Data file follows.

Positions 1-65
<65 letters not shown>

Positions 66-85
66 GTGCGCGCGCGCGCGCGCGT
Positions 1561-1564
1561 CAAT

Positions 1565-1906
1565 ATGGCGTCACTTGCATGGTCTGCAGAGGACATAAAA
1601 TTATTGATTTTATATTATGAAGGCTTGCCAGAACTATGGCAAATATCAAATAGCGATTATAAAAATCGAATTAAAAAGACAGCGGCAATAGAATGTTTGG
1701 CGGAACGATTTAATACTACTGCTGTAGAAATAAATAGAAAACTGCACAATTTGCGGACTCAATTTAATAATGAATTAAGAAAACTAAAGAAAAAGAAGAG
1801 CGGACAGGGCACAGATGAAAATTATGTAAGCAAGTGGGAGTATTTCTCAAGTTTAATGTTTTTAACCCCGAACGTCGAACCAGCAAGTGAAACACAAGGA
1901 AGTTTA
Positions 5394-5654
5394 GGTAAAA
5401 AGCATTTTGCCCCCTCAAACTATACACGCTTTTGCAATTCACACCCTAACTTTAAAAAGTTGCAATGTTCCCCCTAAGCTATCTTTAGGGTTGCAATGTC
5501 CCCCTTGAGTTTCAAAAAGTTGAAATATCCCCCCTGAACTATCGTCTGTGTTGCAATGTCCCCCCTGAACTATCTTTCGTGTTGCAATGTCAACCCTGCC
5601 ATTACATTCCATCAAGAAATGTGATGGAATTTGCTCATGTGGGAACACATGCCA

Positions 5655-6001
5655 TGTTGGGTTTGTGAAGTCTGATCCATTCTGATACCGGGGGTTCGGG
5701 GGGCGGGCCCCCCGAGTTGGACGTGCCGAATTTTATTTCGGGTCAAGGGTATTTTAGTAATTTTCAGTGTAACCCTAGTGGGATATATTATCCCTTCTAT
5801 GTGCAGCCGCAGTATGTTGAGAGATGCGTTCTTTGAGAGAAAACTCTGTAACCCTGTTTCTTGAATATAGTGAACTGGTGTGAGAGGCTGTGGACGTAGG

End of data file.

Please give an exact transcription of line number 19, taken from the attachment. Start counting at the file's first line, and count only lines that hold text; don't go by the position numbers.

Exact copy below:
5655 TGTTGGGTTTGTGAAGTCTGATCCATTCTGATACCGGGGGTTCGGG